The first day on a track, I walked slowly and steadily around for 400 metres. It took me 9 minutes and 40 seconds (I used to run 100 metres in 13.86 seconds in school!). As I said, this was my first time using a walker so I didn't want to push it, so I focused on getting the right muscles working and taking it slowly. I definitely felt the difference walking using a walker versus my typical stagger-step that I do to make sure I don't fall. My doctor said we expend an enormous amount of energy maintaining our balance and encouraged me to use the walker so that energy got redirected into walking itself.

This was first thing in the day, so we went home afterwards and relaxed. After about 1 1/2 hours, I decided I had great energy and could go back to the track for another round. Landon was picking blackberries, so I walked around the house and down to the blackberry patch to find him (something I never do -- this involved walking across uneven lawn for about one hundred metres), then stood for about 10 minutes while he picked the rest of the blackberries before heading back to the house. I even carried a basket of blackberries (for those of you not familiar with this west coast fruit, I will tell you that blackberries are like gold -- especially in a smoothie). I was confident of my balance, although I did remark that it was unusual for me to be carrying blackberries because I so often tripped. The last thing I wanted was for Landon's efforts to be scattered in the lawn!

Landon said he still had some work to do, so I headed to the garage and got some hand pruners. This, again, is unusual for me. Normally, my husband backs the car out of the garage and lines it up with the house so that I don't have to walk to the garage (it's about 30 metres each way). I got the pruners and headed down to our miniature lilac.
Here's a picture of the lilac in full bloom, which happens in May around our son David's birthday, so you know why this tree is so special to me (or at least it was). The pruning was going well until I saw a dead branch high up above my head. I couldn't stand fully upright under the tree because of low branches, so my knees were slightly bent and I was reaching high above my head with my right hand, twisting up and to the left. I felt a pain after a few seconds, somewhere in my legs or back, and sat down on the chair I had positioned behind me. I surveyed the branch I needed to prune and decided to try again. Again, I got a pain after just a few seconds before I had a chance to line up the pruners and cut out the dead branch. I sat down and remember saying to myself "come on, you can do this!" One last time, I stood up and held the stretch/semi-squatting position for a second or two longer than before -- just enough time to snip the dead branch before sitting down once more in the chair. At this point, I had no idea of what was to come.

A few hours later, my right hip started to ache a little, which I attributed to my striding on the track earlier in the day. I was even pleased that I could feel results in my muscles! My husband and I decided to relax in our double hammock , but I remember asking him to give me extra time when we were getting out because my hip was starting to stiffen. In an afternoon bath, I added Epsom salts to the water to ease my sore muscle. Again, I asked for extra assistance getting out of the bath because my hip was getting progressively more painful. By eight o'clock that night, I was starting to be in severe pain.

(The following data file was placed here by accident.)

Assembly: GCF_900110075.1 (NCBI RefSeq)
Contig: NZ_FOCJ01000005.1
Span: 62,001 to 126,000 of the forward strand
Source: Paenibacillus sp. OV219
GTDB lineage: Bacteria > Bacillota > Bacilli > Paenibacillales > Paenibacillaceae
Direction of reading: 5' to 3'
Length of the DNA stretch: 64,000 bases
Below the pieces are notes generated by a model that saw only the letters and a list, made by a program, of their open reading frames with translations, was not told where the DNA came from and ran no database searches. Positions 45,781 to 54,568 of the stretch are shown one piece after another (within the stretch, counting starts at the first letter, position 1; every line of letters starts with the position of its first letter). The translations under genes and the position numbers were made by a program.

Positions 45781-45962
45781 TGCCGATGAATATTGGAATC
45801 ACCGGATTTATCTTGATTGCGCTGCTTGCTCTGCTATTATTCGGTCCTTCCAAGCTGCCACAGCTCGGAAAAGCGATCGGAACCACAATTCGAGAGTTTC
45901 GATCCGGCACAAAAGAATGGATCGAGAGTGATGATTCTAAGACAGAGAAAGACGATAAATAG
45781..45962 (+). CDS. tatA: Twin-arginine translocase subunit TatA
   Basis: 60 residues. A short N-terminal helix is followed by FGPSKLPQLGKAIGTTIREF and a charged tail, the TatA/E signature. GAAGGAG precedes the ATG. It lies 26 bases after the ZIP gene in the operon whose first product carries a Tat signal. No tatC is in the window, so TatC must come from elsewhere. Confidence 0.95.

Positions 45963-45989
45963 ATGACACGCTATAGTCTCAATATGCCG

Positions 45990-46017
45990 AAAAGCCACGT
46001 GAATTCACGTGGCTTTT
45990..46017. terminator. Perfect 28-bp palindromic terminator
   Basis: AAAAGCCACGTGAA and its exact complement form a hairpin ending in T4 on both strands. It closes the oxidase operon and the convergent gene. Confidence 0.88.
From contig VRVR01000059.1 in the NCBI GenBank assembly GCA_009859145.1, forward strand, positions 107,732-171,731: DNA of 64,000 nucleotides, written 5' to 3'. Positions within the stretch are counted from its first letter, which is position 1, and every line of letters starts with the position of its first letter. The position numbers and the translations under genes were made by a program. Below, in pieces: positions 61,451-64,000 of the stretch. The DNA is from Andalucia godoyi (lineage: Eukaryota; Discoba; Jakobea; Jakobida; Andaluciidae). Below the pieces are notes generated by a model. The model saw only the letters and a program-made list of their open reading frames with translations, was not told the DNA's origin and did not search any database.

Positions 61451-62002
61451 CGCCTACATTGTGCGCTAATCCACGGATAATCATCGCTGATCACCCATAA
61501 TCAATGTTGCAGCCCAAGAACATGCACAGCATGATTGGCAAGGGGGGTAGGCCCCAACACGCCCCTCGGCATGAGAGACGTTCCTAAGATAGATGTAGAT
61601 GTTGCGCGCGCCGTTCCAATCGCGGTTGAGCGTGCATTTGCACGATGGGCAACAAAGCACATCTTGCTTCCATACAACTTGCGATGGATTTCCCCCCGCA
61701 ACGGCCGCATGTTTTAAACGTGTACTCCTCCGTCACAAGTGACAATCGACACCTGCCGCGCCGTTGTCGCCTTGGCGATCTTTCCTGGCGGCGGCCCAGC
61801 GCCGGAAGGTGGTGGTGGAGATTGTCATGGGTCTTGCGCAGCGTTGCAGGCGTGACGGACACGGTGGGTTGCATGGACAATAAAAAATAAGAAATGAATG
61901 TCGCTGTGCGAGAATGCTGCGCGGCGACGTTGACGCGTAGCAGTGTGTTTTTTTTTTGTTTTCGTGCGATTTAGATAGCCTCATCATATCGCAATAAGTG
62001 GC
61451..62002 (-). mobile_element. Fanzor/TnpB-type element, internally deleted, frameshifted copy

Four and a half years ago, I fractured a vertebra in my lower back in a fall (T12 for those who are interested!). The pain I was feeling that night after pruning the lilac was very similar. I assumed I had reinjured my back and initiated the same treatment protocol I had used for my previous back injury -- lie flat on my back, legs raised at 60°, and only get up to go to the bathroom. In addition, I started taking Advil for the pain. By nine o'clock the next morning, I had already taken more than a 24 hour dose of Advil and the back pain was no better. This is when I made another mistake...

Last January on a trip to the emergency room, a doctor gave me morphine for my high blood pressure (don't ask -- I only took one pill before another doctor told me it was a crazy idea). But, I had the rest of those little morphine tablets in a little brown envelope sitting by my nightstand. I decided to let a few more hours go by to let the Advil get out of my system, then I popped one of those morphine tablets to finally get some relief from the back pain. In about 30 minutes, I noticed I was itching the back of my tongue on my molars. The last time I had that feeling was when I was having an anaphylactic reaction to taking a sulfa drug. I checked and, sure enough, I was getting hives at the back of my mouth.

On the phone now to the pharmacist, she tells me to take Benadryl (Landon had already fished it out of the medicine cupboard) and talks to me for a few minutes while we monitored my reaction. It was clear the hives were subsiding even before the Benadryl took effect, so I took this as a warning never to take morphine again. But I still had the back pain!

For the next 10 days, I alternated taking Advil and Tylenol (eventually switching to Robaxacet instead of Tylenol) every 2-3 hours. The pain never seemed to respond to the painkillers, although I would start getting more cranky after 3 hours, so they must have been doing something. I used a walker, then had to be pushed in a wheelchair anytime I got out of bed, then the walker again every time I got out of bed to head to the bathroom. It hurt a great deal when I moved, when I attempted to sit up to eat, and especially when I went to sit down on a chair or the toilet. Remember I was in a semi-squat position when I injured myself -- I think that's why it hurt so badly when I started to bend my knees on my way down to a sitting position. My doctor, over the phone, told me I was doing the right thing and to wait it out until the pain subsided.